PARIS (Reuters) - The first round of France's presidential election may be too close to call when polls close on Sunday because initial projections will not be available as early as in the past, pollsters and their watchdog said on Friday.
Most polls see centrist Emmanuel Macron and far-right leader Marine Le Pen qualifying on Sunday for a May 7 runoff, but conservative Francois Fillon and leftist Jean-Luc Melenchon are not far behind and within the margin of error. (For a graphic on French election click http://tmsnrt.rs/2lPduBG)
Adding to the suspense, the first polling stations to close will do so later than in previous votes. That means pollsters may not have had time to calculate first projections from partial results before 8:00 PM (1800 GMT), when media are allowed to report results.
"The tighter it is, the longer we are going to wait to put something reliable out," Ifop's head of political studies Francois Kraus told Reuters, adding that only in a best-case scenario would the pollsters have a first estimate ready before 8:00 PM for media.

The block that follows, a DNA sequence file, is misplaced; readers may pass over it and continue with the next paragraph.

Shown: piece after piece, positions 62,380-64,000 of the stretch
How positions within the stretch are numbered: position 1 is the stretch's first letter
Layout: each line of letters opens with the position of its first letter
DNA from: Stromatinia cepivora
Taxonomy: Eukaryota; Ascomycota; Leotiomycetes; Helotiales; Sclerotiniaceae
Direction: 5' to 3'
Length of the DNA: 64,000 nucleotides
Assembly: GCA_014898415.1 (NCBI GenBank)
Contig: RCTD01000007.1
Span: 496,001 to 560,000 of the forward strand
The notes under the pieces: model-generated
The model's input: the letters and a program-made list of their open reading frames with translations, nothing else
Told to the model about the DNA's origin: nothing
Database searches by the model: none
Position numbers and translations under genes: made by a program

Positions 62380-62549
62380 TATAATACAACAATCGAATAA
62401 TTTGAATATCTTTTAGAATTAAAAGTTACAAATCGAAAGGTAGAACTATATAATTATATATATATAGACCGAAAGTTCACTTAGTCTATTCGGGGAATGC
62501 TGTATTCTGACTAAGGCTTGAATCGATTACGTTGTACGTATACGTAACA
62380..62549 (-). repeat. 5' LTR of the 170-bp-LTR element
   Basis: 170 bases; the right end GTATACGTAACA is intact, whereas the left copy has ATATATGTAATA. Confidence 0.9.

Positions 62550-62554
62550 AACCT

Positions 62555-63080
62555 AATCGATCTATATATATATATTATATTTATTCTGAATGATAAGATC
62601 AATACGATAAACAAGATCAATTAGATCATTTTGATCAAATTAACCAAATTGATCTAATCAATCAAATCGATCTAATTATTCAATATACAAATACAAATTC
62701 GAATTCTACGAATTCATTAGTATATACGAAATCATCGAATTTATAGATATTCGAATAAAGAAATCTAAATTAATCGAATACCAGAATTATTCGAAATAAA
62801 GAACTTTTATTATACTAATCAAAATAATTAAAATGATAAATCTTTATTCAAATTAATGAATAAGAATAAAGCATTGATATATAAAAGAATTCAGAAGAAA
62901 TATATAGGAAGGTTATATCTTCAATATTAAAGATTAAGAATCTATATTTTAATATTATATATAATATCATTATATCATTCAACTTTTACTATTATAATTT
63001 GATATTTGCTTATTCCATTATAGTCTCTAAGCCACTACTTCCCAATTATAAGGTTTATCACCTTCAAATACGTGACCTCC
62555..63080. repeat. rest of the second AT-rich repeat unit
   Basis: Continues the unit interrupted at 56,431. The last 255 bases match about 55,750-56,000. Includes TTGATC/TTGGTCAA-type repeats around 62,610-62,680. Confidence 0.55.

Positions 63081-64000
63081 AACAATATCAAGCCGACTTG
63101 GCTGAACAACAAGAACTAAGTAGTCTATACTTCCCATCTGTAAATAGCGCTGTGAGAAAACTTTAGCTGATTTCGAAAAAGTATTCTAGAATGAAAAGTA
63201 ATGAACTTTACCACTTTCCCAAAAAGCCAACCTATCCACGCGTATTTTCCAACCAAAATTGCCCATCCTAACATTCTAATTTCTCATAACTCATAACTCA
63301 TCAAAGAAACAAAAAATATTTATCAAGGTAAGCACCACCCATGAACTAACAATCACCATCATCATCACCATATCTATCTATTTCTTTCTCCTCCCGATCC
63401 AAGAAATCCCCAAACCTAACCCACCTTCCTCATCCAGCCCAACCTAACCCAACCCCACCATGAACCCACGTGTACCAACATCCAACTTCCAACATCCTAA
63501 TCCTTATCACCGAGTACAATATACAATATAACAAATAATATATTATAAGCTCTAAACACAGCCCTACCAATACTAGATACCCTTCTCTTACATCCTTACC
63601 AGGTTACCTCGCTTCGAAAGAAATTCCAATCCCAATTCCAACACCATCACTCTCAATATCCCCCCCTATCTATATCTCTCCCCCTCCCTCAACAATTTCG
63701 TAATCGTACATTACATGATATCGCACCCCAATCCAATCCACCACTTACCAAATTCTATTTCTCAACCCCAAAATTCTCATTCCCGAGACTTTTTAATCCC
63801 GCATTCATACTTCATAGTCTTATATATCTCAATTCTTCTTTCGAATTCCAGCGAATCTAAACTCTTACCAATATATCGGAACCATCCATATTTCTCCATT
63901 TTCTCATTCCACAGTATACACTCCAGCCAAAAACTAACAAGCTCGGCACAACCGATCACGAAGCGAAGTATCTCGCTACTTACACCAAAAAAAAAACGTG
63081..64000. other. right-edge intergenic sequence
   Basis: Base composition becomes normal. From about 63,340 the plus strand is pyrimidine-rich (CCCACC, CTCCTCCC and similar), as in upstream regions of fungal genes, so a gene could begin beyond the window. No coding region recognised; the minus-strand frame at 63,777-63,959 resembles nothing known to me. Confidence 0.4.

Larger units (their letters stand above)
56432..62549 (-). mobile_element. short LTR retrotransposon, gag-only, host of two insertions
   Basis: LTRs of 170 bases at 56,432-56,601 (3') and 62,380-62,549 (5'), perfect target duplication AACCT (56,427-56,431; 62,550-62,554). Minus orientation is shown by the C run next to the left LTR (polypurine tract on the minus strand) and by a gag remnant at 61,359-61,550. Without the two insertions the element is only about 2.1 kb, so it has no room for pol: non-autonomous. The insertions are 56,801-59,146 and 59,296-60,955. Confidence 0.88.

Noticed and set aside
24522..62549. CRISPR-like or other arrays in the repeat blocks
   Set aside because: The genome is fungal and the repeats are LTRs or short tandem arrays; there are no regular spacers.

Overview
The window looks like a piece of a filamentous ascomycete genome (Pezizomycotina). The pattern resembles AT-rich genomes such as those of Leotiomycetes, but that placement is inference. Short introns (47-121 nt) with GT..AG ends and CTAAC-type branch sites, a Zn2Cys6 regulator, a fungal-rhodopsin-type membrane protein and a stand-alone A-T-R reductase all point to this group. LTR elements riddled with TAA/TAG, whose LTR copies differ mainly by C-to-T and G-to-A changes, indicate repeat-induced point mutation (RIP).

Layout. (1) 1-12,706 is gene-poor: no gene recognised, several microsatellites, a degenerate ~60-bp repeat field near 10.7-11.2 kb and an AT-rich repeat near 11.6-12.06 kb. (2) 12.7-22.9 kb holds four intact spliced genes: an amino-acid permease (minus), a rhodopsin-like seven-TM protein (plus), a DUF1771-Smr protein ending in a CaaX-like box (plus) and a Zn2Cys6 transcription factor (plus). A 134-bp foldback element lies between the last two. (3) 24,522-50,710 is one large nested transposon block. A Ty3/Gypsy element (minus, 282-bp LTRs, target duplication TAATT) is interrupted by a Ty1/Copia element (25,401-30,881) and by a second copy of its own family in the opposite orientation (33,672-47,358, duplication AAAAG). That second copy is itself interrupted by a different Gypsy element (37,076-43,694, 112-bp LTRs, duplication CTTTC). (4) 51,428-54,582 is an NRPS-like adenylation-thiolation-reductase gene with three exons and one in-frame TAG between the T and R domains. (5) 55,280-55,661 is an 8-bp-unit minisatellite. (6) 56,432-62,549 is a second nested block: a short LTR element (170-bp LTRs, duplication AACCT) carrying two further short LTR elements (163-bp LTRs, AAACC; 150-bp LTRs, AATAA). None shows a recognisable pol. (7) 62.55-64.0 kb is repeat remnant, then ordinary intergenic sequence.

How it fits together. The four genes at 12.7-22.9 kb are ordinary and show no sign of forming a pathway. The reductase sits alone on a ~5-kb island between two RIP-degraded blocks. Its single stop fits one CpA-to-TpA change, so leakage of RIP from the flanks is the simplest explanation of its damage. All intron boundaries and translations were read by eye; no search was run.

In previous elections, the first polling stations closed at 6:00 PM, but that has been pushed back to 7:00 in part because there were too many leaks of partial results on social media and foreign news outlets before the closure of all stations at 2000.
That means pollsters will only have an hour to collect partial results from the first polling stations to close, which are mostly in smaller towns, before they can run algorithms to estimate projections, Kraus said.
Better projections based on results from larger towns may not be available until 8:45 PM, he added.
With the later closure, anything circulating on the Internet before 8:00 PM purporting to reflect partial results would be probably be based only on rumour, the head of France's polling watchdog said.
Even after that, the smoke might not clear immediately, Matthias Guyomar told Reuters.
"Everything is possible. There may be big divergences (between scores) and so at 8:00 there'll be estimates. Or it may be tight and caution will prompt (pollsters) to hold off or give ranges," Guyomar said.
(Reporting by Leigh Thomas; editing by John Irish)